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Request aggregation in JSF 2 Ajax

Posted by driscoll on October 19, 2009 at 1:59 PM PDT

I've had a few requests for request aggregation, ala RichFaces queues, in JSF 2. This was deliberately not included in JSF 2.0, but it will be considered for JSF 2.1. The reason why is simple - there was simply not very much time, once all the base Ajax work was completed, to add any additional features. However, adding this functionality yourself isn't actually very hard. Here's an example of how.

For those not familiar with the idea of request aggregation, the idea is a pretty simple one: in cases where the user may generate a large number of requests (for instance, with the keyup event), you're going to want to wait and see if you can bundle the requests together, so you don't spam the server with thousands of tiny little requests.

The example will have two parts: a JSF page, and some backing JavaScript. The end result will be a program which accepts input, and echos it out to another part of the page via an Ajax request to the server. There's also a status area to show a little of what's going on during the call.

Here's the form:

   1 <h:form id="form1" prependId="false">
   2     <h:outputScript name="jsf.js" library="javax.faces" target="head"/>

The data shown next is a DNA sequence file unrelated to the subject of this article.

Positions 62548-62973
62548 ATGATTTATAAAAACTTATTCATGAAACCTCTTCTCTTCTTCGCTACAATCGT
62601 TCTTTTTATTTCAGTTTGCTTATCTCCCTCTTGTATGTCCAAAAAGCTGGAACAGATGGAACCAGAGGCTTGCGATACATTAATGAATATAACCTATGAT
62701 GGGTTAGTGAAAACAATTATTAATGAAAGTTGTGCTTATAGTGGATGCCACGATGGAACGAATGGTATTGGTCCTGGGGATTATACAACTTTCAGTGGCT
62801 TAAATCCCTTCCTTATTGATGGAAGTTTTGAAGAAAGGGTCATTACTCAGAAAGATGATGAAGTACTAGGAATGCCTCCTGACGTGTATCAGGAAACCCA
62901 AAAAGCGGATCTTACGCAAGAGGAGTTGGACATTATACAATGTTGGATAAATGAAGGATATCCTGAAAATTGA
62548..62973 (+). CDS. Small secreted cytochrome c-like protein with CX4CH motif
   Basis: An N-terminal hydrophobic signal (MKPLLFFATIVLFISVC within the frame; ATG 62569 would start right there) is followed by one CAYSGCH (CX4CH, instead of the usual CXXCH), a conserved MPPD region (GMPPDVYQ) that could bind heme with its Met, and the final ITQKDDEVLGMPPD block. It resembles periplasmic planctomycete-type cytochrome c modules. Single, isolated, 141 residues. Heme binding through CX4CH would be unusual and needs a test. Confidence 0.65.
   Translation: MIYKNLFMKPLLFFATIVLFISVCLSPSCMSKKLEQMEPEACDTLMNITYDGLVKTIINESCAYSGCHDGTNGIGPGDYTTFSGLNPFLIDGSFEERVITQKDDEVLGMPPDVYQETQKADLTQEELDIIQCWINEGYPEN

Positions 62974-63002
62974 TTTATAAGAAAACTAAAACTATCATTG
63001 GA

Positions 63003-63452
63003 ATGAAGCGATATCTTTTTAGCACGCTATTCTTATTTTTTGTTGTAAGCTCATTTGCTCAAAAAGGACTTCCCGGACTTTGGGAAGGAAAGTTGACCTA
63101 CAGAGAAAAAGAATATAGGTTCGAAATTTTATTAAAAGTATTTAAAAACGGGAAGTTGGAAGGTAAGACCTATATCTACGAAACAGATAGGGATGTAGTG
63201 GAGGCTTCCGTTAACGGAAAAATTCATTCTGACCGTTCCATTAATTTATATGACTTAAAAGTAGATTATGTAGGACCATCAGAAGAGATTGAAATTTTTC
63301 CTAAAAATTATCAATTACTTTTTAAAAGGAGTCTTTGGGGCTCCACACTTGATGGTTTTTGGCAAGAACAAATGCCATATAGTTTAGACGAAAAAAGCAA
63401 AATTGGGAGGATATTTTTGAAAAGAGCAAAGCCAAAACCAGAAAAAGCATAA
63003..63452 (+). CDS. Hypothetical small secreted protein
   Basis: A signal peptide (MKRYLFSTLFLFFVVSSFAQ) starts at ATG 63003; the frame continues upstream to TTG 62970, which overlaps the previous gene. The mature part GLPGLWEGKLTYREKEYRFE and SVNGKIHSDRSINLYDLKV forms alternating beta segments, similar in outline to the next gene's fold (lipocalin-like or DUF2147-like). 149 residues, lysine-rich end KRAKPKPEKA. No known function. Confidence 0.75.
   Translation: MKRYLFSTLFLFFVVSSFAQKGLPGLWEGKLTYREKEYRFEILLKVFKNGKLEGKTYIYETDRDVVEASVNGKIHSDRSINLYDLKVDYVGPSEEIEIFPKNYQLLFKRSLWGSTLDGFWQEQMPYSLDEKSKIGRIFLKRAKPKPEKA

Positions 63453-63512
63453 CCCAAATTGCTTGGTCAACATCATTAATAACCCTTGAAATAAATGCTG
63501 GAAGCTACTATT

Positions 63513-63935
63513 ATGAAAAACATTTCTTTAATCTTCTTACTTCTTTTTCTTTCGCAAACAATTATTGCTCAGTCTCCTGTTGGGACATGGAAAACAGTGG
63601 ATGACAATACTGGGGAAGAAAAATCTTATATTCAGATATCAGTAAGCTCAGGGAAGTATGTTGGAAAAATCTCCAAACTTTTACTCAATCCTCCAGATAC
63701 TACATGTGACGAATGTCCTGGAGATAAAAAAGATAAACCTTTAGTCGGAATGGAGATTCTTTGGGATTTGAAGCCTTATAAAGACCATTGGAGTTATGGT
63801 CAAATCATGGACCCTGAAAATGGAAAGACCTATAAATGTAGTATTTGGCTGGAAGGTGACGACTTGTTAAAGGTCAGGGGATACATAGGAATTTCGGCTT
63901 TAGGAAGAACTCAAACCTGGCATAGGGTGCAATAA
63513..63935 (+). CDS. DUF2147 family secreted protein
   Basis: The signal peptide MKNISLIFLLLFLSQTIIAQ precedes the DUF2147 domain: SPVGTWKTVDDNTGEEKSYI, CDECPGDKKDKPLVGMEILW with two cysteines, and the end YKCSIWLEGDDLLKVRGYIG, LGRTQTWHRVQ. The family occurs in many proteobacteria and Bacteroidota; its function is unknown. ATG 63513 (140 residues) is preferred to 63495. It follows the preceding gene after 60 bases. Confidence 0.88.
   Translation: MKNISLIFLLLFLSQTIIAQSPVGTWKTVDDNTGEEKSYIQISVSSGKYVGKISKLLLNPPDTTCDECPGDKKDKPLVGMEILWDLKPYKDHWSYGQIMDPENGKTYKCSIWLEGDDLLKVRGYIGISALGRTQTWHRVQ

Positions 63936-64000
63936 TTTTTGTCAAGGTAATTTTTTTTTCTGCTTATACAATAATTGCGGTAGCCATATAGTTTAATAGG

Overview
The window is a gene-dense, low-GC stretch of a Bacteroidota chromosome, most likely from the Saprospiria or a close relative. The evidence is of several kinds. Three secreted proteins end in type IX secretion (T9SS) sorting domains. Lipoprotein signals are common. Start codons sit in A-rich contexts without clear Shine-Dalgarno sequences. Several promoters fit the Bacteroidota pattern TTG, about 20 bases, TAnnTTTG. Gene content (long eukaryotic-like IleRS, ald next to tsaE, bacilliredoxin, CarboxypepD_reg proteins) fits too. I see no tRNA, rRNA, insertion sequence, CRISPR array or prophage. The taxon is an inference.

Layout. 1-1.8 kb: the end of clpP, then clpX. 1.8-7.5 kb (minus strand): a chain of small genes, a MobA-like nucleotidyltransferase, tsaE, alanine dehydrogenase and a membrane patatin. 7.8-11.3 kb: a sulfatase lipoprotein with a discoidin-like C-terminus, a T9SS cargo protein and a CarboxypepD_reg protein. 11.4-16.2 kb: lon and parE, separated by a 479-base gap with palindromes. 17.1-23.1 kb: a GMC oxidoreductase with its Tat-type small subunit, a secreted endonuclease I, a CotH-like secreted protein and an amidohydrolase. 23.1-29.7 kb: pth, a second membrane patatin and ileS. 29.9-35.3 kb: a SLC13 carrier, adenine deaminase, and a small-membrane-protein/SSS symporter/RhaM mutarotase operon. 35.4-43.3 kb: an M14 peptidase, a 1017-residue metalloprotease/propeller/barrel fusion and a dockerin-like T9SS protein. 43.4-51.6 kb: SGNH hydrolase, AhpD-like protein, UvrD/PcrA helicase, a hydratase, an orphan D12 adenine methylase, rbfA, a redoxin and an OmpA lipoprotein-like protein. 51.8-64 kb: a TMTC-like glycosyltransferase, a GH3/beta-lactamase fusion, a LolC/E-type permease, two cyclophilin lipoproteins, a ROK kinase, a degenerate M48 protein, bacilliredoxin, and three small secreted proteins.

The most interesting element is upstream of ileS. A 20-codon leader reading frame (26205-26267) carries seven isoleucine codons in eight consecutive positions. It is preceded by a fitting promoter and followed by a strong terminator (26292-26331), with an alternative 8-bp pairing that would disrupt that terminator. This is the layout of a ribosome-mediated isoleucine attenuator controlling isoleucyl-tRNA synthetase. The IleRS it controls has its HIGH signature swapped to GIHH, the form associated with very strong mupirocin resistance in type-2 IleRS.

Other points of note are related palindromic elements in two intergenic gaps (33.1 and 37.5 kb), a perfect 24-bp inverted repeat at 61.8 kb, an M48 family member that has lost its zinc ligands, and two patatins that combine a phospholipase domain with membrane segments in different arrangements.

3     <h:outputScript name="javascript/aggregate.js" target="head"/>
   4 
   5     Output: <h:outputText id="out1" value="#{echo.str}"/>
   6     <br/>
   7     Input: <h:inputText id="in2" value="#{echo.str}" autocomplete="off"
   8                         onkeyup="aggregate('out1 in1', this)"/>
   9     <br/>
  10     Status:
  11     <br/>
  12     <textarea id="status" rows="10" cols="50" readonly="readonly"/>
  13 </h:form>

And here's the backing JavaScript:

   1 var increment = 1000; 
   2 var token;
   3 function aggregate(target, element) {
   4     window.clearTimeout(token);
   5     addStatusMessage("cleared request, requeued");
   6     var send = function send() {
   7         jsf.ajax.request(element, null, {render: target});
   8     };
   9     token = window.setTimeout(send, increment);
  10 }
  11 
  12 function addStatusMessage(message) {
  13     var statusElement = document.getElementById("status");
  14     var status = statusElement.value;
  15     var now = new Date();
  16     var timestamp = now.getHours() + ':' + now.getMinutes() + ':' + now.getSeconds();
  17     status = timestamp + ' ' + message + '\n' + status;
  18     statusElement.value = status;
  19 }
  20 
  21 jsf.ajax.addOnEvent(function(data) {
  22     if (data.status === "begin") {
  23         addStatusMessage("request sent");
  24     }
  25 });

This program is simple enough that it's function should be pretty self evident - but in case you've never worked with JavaScript timers, here's the control flow.